While art is always an integral part of a nation's culture and identity, it is even more so the case during wartime. One could argue that World War II in particular utilized artists, historians, archaeologists, art handlers, and other professionals in much a greater wartime capacity previously or since. Both the Axis and Allies harnessed their powers to inform, rally, deceive, and persecute their own populations and enemy populations in turn.
For the first time, artists became another weapon in the arsenal. From 1944 to 1945, the United States employed a "Ghost Army" to trick the Nazis into believing they had 30,000 more troops than they did. Architects, set designers, artists and other creatives deceived the Germans twenty-two times between D-Day and the end of the war, leading them into unfavorable fighting positions or avoiding battle altogether. They created fake inflatable tanks, used speakers to amplify the sound of army movement, and were known to don high-ranking military uniforms before going into town, allowing eavesdropping locals to hear, and hopefully pass along, misinformation. The Ghost Army directly contributed to and was crucial to the Allies winning the war.
At home, artists were assisting government efforts to encourage Americans to raise victory gardens, buy war bonds, and ration. To this day, J. Howard Miller's Rosie the Riveter poster is an icon synonymous with patriotism, feminism, and the galvanization of the war effort throughout America. This poster and many others urged Americans to join the fight or, if unable to join, to contribute in any way they could.
Many actors and filmmakers who couldn't serve joined the Hollywood Victory Committee. First chaired by Clark Gable, the Committee organized bond drives on the home front and also went abroad to give free performances to battle-weary soldiers. Clark Gable did end up joining the army - at the height of his career, no less - along with Jimmy Stewart and Audie Murphy who was one of the most decorated soldiers of World War II.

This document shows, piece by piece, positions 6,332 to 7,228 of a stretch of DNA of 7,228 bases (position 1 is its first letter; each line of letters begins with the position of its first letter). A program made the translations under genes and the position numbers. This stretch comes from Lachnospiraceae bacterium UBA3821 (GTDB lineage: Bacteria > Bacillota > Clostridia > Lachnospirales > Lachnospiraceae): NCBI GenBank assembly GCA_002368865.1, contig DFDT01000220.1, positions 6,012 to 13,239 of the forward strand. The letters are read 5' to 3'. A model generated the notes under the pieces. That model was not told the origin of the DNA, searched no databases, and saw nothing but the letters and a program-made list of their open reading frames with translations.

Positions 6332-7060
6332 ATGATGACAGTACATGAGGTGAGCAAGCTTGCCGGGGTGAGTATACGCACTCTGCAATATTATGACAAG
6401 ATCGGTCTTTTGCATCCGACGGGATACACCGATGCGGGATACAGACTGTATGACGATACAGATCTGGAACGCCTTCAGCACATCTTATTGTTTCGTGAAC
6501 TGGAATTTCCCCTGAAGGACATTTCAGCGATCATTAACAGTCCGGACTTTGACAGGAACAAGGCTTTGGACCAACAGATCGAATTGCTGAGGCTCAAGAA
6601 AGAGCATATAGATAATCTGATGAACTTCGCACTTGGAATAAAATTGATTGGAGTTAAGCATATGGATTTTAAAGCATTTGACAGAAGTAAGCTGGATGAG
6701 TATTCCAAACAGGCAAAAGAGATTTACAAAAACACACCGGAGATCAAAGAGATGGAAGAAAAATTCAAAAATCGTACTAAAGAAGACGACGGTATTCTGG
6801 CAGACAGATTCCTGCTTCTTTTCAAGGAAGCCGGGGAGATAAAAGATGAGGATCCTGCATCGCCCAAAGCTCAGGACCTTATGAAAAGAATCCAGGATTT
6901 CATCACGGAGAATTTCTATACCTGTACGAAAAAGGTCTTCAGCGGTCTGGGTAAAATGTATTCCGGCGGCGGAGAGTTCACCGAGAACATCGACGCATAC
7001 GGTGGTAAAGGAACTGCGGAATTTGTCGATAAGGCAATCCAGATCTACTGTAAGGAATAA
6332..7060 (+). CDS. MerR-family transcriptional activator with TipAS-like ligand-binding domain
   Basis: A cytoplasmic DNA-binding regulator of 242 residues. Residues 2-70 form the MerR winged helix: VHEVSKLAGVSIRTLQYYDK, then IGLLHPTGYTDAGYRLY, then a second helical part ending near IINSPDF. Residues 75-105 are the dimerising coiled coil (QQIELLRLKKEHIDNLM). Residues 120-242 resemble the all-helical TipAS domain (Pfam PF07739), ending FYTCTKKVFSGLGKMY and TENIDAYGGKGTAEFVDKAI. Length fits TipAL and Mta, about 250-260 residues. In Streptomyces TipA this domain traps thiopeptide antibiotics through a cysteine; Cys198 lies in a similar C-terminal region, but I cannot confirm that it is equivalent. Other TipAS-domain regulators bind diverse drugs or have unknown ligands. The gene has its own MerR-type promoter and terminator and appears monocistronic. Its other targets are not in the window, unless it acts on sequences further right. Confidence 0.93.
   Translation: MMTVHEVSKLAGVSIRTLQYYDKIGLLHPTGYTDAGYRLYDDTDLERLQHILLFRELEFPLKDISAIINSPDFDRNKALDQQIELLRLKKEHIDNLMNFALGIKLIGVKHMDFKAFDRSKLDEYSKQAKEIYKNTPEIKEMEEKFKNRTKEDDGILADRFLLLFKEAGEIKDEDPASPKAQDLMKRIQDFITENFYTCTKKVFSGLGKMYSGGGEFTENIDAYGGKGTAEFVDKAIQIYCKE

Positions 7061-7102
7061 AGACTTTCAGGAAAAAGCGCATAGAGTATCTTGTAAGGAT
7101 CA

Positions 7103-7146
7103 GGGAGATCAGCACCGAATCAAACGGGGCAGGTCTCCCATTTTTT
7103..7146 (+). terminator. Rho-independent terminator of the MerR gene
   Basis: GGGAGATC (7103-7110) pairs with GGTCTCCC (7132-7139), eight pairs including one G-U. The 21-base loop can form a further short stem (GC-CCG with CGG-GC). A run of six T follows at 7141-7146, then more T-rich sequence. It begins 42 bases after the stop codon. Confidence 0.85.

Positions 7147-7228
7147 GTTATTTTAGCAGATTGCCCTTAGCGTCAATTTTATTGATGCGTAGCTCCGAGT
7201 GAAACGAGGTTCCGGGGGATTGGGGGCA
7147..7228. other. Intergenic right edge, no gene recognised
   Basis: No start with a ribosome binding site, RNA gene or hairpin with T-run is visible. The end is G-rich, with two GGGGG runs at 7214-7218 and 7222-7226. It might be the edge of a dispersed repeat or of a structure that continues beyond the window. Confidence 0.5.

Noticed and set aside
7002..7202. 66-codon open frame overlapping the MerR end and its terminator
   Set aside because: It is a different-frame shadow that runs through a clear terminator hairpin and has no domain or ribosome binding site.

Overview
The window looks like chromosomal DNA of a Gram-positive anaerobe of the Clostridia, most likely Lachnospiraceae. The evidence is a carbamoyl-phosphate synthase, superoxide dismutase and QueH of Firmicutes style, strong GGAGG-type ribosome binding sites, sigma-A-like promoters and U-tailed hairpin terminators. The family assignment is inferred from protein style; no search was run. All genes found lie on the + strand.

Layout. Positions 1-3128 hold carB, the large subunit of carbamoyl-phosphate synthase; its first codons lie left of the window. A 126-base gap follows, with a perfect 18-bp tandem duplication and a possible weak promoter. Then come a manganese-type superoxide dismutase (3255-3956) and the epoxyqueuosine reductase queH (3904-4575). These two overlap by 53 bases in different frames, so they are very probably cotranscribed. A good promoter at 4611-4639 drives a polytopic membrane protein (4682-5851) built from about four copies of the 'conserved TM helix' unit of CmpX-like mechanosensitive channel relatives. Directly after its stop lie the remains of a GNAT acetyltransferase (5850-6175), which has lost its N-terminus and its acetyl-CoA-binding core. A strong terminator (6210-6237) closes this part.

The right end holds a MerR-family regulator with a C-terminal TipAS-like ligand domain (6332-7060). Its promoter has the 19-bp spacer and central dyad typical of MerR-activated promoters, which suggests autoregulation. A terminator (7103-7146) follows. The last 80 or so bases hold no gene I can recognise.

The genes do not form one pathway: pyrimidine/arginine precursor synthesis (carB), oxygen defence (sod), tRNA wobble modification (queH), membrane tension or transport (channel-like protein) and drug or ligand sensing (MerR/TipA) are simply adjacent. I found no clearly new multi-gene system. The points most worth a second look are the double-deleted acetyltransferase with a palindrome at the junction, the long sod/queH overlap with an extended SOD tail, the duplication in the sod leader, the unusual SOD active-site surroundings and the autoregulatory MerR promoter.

A smaller war within the second World War was over the possession of cultural objects and artistic masterpieces. Part of the Nazi plan was to plunder the museums and elite homes in every city they invaded in order to claim the world's greatest treasures as their own. The small but mighty Monuments, Fine Arts, and Archives Unit originally accompanied soldiers on the front line to mitigate damage to important monuments as the war progressed. However, as they advanced toward Germany, their role transformed into locating, recovering, and preserving stolen works. Many objects were hidden away in German mines, often booby-trapped. The Merkers Complex, in particular, was thirty-five miles of tunnels and the Monuments team had a mere six days to evacuate the contents. With military resourcefulness and resolve, they successfully loaded thirty-two trucks and removed the art to a safe location before the pending invasion.
World War II had heroes from every walk of life and the use of art at the time is the best illustration of this. It was utilized in every capacity and in every medium. Weapon to the army, balm to the spirit, and steel to the wavering, the art of World War II was in a category all its own.
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